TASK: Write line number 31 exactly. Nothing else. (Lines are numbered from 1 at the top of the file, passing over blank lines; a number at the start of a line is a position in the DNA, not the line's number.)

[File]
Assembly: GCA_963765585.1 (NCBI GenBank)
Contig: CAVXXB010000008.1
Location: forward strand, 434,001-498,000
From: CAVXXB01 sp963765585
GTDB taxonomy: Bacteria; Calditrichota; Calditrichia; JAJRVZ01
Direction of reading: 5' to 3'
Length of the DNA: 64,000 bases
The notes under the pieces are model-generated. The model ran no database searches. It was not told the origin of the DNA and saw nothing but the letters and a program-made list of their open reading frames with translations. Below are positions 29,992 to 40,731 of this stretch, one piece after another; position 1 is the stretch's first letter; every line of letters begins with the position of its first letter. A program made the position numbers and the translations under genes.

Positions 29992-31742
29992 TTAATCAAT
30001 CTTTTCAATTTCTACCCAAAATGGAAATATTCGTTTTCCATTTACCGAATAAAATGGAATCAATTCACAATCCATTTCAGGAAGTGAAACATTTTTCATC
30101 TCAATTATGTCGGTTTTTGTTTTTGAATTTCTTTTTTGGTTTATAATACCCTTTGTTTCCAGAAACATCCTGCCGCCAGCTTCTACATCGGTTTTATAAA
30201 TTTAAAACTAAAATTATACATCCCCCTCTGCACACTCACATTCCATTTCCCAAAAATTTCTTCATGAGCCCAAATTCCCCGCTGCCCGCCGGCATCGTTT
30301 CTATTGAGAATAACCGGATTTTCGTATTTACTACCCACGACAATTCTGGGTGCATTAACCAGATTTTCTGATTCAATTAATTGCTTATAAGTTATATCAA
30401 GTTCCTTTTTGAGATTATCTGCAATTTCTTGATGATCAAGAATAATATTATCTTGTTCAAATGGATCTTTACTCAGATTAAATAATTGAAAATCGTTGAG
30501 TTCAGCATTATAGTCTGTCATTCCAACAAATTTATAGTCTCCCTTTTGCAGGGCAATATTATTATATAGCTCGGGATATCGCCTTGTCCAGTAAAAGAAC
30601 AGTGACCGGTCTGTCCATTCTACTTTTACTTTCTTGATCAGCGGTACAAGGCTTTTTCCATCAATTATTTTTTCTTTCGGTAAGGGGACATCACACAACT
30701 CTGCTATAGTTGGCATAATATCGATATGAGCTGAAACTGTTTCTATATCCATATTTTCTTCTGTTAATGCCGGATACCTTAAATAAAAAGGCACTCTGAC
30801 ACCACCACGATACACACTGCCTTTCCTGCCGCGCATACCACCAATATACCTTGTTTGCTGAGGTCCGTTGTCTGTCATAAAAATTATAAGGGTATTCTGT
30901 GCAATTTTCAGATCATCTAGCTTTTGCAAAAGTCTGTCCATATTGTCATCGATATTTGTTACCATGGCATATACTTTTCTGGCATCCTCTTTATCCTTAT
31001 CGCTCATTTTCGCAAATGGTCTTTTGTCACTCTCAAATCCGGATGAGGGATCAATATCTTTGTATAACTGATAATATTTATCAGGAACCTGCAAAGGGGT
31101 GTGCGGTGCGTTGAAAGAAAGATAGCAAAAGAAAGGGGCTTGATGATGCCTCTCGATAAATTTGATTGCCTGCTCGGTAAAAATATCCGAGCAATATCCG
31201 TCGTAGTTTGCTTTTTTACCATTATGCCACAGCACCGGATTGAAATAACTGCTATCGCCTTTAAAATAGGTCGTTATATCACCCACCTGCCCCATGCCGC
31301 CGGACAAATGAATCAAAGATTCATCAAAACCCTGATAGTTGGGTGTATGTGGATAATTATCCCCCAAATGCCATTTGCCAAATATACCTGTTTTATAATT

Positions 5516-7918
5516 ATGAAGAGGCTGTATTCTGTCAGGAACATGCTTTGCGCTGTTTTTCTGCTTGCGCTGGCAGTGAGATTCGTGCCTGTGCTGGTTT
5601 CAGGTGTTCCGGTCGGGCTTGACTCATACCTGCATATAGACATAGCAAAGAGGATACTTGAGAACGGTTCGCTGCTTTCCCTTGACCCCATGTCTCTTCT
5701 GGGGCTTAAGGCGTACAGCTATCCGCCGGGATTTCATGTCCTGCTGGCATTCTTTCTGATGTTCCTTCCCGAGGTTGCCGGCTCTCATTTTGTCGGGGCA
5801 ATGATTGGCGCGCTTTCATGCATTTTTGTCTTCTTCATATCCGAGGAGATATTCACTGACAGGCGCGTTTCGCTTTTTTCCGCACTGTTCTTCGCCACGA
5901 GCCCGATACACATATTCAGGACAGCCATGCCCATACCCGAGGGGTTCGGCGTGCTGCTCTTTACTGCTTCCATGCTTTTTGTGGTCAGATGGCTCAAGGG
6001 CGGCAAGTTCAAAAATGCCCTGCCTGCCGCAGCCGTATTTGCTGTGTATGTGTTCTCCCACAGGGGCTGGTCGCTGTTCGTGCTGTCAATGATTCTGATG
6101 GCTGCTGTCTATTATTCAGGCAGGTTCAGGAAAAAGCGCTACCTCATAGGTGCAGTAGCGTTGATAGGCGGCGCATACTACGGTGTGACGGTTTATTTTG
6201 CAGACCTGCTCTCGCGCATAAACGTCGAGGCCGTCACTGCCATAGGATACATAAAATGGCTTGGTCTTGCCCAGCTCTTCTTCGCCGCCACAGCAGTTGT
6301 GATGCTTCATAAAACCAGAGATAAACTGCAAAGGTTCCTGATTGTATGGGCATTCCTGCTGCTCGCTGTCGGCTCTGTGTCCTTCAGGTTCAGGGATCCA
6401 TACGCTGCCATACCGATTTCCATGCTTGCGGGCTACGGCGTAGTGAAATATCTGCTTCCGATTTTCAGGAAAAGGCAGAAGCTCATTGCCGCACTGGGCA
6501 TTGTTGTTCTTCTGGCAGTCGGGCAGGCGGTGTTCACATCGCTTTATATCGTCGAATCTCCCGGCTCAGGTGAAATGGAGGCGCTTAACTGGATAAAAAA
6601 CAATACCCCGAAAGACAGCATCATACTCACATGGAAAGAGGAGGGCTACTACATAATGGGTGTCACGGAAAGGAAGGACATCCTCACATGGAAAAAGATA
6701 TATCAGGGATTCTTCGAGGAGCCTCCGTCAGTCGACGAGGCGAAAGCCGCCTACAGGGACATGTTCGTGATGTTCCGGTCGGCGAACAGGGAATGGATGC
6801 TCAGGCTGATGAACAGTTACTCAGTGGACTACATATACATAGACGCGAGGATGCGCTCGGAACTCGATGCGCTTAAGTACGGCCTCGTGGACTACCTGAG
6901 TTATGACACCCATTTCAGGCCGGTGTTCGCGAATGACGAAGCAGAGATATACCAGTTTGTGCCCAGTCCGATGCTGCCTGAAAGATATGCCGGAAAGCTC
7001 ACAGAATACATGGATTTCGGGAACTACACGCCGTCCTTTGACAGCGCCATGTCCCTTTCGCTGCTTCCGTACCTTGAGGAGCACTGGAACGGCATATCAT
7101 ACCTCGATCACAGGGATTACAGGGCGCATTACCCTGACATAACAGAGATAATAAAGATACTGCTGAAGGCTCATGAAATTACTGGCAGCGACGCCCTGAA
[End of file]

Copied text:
6001 CGGCAAGTTCAAAAATGCCCTGCCTGCCGCAGCCGTATTTGCTGTGTATGTGTTCTCCCACAGGGGCTGGTCGCTGTTCGTGCTGTCAATGATTCTGATG